There are, of course, numerous hypothetical, propositional, and intentional (e)utopias in the history of human thought, some of which I discussed in a presentation to The Philosophy Forum in 2012 with the title "Utopian Tragedies: Cautionary Tales for the Philosophy of Politics"; there is not much need to elaborate much further on these here. What is worth noting is how utopias are compared with dystopias, a term popularised by John Stuart Mill in 1868 a speech to parliament to describe the government's land policy in Ireland. Apparently, however, the term (mis-spelt) dates back to a publication of 1747, attributed to Lewis Henry Younge. In any case, we are aware of the content, the opposite of a (e)utopia, whether it is represented as a counter-utopia (such as Orwell's "1984" of 1948) or a tragically flawed society (such as Huxley's "Brave New World" of 1932). From the perspective of a neotopia, utopian and dystopian perspectives serve as both extremes in a probability continuum. It should provide neither euphoric optimism nor depressive pessimism, although one must recognise - following Romain Rolland's paraphrased quote about the pessimism of the intellect and optimism of the will - that both can exist at the same time. Rather, a neotopia draws upon these extreme insights but must make every effort to foresee a "most likely" future given particular trajectories. A very good example of such binary extremes expressed as political economy can be found in Karl Marx's famous "A Contribution to the Critique of Political Economy" of 1859:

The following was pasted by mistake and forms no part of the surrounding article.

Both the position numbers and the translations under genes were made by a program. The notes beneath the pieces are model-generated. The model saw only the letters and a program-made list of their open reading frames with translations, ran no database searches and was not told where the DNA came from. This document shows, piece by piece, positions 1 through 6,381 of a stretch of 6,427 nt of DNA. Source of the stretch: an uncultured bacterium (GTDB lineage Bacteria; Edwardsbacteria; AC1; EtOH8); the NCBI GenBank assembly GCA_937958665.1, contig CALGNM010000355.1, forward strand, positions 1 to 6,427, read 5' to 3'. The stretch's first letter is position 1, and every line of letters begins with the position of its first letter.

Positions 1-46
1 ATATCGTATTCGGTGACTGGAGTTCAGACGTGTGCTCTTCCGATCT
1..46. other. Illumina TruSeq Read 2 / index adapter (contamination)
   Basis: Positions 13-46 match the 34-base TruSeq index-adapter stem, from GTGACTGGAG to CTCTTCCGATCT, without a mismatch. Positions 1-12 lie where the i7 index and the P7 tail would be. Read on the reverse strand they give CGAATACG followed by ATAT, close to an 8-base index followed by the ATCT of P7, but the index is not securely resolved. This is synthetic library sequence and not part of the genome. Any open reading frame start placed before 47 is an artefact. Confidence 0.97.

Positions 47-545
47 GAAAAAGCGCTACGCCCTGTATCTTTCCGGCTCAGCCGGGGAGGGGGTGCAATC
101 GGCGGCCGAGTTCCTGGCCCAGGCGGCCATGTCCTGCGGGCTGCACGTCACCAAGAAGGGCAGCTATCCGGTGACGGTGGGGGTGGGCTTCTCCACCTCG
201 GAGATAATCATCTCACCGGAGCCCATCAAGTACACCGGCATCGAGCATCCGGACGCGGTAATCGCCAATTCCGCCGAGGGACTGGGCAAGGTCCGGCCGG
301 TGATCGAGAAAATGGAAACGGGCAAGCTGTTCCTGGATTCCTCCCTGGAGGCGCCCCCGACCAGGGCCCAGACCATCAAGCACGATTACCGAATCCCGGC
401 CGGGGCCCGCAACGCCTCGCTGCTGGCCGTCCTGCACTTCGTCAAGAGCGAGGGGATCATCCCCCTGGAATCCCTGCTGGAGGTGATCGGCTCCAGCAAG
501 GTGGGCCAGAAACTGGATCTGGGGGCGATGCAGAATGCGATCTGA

"In the social production of their existence, men inevitably enter into definite relations, which are independent of their will, namely relations of production appropriate to a given stage in the development of their material forces of production. The totality of these relations of production constitutes the economic structure of society, the real foundation, on which arises a legal and political superstructure and to which correspond definite forms of social consciousness. The mode of production of material life conditions the general process of social, political and intellectual life. It is not the consciousness of men that determines their existence, but their social existence that determines their consciousness. At a certain stage of development, the material productive forces of society come into conflict with the existing relations of production or – this merely expresses the same thing in legal terms – with the property relations within the framework of which they have operated hitherto. From forms of development of the productive forces these relations turn into their fetters. Then begins an era of social revolution. The changes in the economic foundation lead sooner or later to the transformation of the whole immense superstructure."